Coronavirus Education

The University of Louisville chapter of United Campus Workers of Kentucky (UCW) has delivered a petition with nearly 1,500 signatures from staff, faculty and community members to University of Louisville Interim President Lori Gonzalez, seeking better protections against COVID-19 as the disease spreads rapidly through the community. 

University administration announced days ago that in-person classes for the new semester would start according to schedule Monday. 

“At least within the groups that I’ve been talking with, a lot of us found that really concerning,” Nathan Schimpf, a graduate assistant and part of the organizing committee for the local group said.

Their group started the petition, Keep All Cardinals Safe Friday. They’re demanding the administration allow instructors to move courses online and employees to work remotely if possible. 

“We are being told that students learn better in person,” Andrea Olinger, Associate Professor of English and UCW member said in a news release. “Thus classes need to stay in-person. As the petition shows, though, students want to go online during this spike. We are asking for nothing more than flexibility while omicron is running rampant.”

Schimpf added that the university’s plan for in-person learning now, when cases are at their highest city-wide, is much different than its initial response at the start of the pandemic. 

“At the very beginning, U of L took a much firmer stance and kind of pushed everyone remote,” they said. “I know that wasn’t ideal for anyone. But I remember feeling cared about then. Over the course of time that’s kind of eroded a bit and it feels like that’s not something that the university prioritizes anymore.”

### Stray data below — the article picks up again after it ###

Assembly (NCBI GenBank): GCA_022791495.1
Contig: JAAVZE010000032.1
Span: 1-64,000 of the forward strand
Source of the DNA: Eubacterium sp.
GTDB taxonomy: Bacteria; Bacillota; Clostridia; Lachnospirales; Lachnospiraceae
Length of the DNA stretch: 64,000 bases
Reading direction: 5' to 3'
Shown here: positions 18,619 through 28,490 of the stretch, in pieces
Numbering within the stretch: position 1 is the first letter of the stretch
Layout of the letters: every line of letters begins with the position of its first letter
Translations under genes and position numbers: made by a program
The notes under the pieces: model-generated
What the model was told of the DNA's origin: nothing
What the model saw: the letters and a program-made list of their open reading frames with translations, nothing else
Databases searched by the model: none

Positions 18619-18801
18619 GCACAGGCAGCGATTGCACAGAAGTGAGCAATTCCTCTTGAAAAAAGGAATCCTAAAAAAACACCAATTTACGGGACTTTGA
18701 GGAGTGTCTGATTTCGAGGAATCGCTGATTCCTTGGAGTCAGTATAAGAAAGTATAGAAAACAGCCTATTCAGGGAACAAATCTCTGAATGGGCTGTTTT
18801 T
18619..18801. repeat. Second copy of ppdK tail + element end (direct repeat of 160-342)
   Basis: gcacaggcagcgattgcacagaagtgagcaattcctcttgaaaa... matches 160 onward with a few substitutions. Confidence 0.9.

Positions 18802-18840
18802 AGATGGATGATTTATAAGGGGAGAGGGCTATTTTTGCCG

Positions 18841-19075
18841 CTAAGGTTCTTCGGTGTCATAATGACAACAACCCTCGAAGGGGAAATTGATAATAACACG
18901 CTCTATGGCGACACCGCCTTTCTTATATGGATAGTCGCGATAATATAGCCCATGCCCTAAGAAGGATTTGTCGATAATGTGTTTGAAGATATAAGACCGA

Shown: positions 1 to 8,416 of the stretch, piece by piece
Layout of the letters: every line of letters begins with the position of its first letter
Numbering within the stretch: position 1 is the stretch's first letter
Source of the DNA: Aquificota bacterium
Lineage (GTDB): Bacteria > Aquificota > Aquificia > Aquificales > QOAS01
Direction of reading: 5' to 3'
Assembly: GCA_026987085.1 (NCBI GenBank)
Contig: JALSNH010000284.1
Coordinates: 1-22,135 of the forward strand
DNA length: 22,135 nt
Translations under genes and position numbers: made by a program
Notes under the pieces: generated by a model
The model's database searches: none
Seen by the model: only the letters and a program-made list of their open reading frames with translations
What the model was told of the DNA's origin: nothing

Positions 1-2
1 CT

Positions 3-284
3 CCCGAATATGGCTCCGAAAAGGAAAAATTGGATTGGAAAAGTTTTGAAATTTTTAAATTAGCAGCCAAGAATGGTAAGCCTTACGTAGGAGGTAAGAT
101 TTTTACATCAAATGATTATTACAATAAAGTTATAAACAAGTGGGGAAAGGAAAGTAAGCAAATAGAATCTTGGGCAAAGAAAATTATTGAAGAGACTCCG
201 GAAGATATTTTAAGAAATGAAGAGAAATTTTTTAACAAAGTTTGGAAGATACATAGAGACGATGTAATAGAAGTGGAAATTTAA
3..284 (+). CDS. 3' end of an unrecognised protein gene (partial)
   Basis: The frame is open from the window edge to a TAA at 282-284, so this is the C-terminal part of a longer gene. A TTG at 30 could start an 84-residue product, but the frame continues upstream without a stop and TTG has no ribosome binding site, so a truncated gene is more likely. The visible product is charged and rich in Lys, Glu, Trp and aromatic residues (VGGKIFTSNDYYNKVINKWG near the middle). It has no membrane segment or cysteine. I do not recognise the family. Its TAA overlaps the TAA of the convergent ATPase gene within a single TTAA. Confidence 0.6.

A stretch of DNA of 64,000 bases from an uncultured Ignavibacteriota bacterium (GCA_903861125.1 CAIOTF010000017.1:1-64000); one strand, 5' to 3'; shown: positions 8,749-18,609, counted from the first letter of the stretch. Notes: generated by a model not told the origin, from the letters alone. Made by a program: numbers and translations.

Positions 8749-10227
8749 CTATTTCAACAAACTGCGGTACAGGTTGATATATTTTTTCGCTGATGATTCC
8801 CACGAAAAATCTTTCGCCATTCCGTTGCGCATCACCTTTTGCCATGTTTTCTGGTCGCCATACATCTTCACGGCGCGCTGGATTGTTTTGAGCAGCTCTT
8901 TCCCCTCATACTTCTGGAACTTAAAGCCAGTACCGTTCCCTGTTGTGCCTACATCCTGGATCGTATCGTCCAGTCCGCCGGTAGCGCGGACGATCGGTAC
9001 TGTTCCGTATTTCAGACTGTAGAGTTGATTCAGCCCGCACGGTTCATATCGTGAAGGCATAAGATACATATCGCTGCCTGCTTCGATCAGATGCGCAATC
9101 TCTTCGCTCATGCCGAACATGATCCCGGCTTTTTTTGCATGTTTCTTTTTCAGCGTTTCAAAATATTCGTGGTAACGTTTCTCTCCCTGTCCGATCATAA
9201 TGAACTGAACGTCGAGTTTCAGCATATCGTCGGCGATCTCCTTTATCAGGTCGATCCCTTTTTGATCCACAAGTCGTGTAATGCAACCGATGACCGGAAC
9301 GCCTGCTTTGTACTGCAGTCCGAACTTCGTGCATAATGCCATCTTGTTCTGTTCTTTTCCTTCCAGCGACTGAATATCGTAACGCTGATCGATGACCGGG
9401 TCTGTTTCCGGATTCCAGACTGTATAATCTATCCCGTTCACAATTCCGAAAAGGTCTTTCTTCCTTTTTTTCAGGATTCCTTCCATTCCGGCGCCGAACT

The group is giving Gonzalez until 5 p.m. Thursday to “take the necessary steps to protect the health and safety of faculty, staff, and students at UofL.” They will meet Thursday night to discuss further steps if that is not met. 

Schimpf said they were glad to see the campus community and beyond standing together for everyone’s safety. 

“It’s amazing to me how quickly this has gotten attention from the U of L community and from Louisville at large,” they said. “And I think that just goes to show how much this public health issue is beyond the scope of just the university.”

In a statement sent to WFPL, university spokesman John Karman said the decision to return to in-person learning was made in the best interest of students.

Because the science shows that classroom learning is safe and more effective, we feel it is vital to provide the best educational experience possible for our students,” he wrote.

He said any faculty concerns should be discussed with department chairs, who may consider any requests for changes on a case-by-case basis and added that the university encourages “continuity of instruction plans” in case an instructor should need to quarantine or isolate.

Gov. Andy Beshear announced on Wednesday a new record with 11,233 new daily cases statewide and a positivity rate over 27%. 

Louisville health officials announced this week more than 16,000 cases over the past week.

Correction: A previous version of this story had an incorrect spelling of Lori Gonzalez’s last name.

Aprile Rickert is WFPL's health reporter.